Monday, April 23, 2007

that bloody mary's lacking in tabasco

So, the Arctic Monkeys are back. Back! BACK! Actually, I am not sure they ever went away, to tell you the truth. Indeed, it's only been about fifteen months since their eagerly awaited debut "Whatever People Say I Am, That's What I'm Not" sold about 6.2 gazillion copies in the first forty-five minutes of a cold January morning.

Perhaps I should start by saying that I thought their debut album was alright. No, perhaps it's slightly better than alright. What it isn't is absolute bloody genius of the highest order and The Future Of Pop Music. It's a jaunty and refreshing record, but if you told me I could never listen to it again, there would be a raising of an eyebrow rather than the clenching of a fist.

That didn't stop me heading out at lunchtime for the specific purpose of buying "Favourite Worst Nightmare", mind, so they must be doing something right. In fact, it's not a bad record, truth be told. Whether it suffers from being so similar a sound to their debut album or benefits from it, that's for you to decide. It does give you the impression that you've heard it all before, although they have a big enough fan base that I don't imagine that matters very much.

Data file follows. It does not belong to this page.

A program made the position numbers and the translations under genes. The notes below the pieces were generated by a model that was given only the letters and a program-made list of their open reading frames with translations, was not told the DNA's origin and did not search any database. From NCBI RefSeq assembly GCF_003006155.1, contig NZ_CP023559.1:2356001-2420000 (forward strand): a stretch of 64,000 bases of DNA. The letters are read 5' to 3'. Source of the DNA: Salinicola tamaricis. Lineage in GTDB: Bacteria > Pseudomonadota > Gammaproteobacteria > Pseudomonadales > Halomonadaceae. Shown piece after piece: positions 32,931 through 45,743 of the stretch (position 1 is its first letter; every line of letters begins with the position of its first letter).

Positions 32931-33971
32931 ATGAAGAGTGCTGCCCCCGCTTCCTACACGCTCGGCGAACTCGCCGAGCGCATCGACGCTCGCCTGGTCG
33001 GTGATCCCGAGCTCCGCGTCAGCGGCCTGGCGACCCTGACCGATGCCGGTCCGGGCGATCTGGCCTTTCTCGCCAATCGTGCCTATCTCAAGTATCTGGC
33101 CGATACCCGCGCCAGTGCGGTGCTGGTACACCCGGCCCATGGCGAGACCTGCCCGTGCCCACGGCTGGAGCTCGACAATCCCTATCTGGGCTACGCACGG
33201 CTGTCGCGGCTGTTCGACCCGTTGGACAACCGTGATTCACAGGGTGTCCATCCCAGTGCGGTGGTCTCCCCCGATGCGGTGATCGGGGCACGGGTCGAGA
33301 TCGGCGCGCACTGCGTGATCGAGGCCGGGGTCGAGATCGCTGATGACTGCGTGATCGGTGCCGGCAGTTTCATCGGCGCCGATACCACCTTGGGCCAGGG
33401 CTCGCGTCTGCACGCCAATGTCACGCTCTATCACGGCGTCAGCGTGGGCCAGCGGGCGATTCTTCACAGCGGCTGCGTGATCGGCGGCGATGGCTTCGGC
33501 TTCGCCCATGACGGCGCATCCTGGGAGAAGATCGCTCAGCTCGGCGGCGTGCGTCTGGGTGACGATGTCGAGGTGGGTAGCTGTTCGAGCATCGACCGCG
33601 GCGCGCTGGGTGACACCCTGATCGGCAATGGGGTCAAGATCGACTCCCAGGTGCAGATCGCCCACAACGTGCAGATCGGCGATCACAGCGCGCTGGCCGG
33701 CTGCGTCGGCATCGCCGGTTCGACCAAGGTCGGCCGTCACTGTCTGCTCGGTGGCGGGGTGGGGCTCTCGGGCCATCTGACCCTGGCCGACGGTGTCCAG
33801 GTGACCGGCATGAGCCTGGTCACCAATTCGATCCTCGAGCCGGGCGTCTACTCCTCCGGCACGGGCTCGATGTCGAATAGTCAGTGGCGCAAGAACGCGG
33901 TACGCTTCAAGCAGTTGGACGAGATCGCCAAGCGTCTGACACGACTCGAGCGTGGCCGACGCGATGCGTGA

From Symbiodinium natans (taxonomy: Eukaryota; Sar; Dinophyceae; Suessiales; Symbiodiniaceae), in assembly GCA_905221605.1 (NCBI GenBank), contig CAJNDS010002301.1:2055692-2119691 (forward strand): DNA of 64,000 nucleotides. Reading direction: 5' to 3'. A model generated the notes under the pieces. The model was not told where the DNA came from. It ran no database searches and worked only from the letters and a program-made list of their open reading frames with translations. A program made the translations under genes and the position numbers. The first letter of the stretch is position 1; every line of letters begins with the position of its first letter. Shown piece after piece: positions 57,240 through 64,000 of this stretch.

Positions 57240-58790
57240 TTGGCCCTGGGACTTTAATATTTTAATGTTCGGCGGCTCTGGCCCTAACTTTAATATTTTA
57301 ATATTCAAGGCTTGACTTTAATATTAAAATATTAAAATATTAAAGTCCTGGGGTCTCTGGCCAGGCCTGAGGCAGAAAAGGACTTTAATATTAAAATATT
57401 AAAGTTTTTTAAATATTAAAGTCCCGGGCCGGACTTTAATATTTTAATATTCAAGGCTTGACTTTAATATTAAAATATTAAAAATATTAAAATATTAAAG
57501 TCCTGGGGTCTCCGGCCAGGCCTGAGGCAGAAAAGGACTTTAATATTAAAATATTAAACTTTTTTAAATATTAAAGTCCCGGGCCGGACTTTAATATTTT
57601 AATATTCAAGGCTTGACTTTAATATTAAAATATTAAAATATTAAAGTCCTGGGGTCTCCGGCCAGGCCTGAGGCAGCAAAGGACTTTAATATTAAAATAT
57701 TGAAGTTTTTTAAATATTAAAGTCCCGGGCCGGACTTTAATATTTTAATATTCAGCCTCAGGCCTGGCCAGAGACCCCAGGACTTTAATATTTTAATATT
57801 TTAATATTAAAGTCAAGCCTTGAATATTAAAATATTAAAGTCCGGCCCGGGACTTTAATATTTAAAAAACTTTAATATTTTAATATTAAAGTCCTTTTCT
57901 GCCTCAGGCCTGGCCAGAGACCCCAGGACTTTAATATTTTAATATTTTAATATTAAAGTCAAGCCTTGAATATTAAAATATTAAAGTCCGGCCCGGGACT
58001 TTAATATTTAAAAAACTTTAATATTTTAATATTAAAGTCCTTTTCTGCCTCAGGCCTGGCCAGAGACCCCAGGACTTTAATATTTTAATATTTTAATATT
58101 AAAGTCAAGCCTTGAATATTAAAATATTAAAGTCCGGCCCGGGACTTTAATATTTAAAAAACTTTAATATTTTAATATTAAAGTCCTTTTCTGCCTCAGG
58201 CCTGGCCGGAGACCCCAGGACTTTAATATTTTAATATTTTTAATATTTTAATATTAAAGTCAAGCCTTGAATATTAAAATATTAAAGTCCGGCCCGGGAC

Somehow the humour and carefree attitude of "Whatever People Say I Am...." seems to be missing. It has it's moments, but strangely the highlights are when they take a less bombastic and more laid-back (can I say grown-up?) approach on "Only Ones Who Know", "Do Me A Favour" and "505".

I wonder if the freshness of their sound and the perceptiveness of their lyrics when they broke onto the scene rather deflected the attention from whether they were actually any good or not. Clearly they have something but when you look beyond the hype at what remains, whilst perfectly OK, it might not be quite as brilliant as everyone had hoped.

Thursday, April 12, 2007

Superstar Tradesman

The second in an occasional series of extracts from Cat's column...

There have been a spate of Next Big Things to come out of Scotland of late. The Fratellis, Sandi Thom and Paulo Nutini to name a few. But the next and biggest thing has to be The View, surely due an award for going from zero to hero in the shortest time possible.

Darlings of the media and the public alike, The View are worth the watching. And watch them I did, at the Music Hall on Wednesday 11th April. Support came from the Towers of London, fronted by the belligerent Donny Tourette, last seen escaping over the fence in the Big Brother house. His attitude wasn't well received by the good folks of Aberdeen, and he exited stage right to a chorus of boos and a shower of beer. At least I hope it was beer...

The View came on stage at around 10pm to an uproarious welcome, and played their way through most of their debut album - Hats off to the Buskers. The crowd bounced in time, chanting along with abandon. Hit tunes Wasted Little DJs and Same Jeans brought the house down, and the new single The Don was well received. In contrast to the upbeat numbers - which, let's face it, comprise most of the band's repertoire -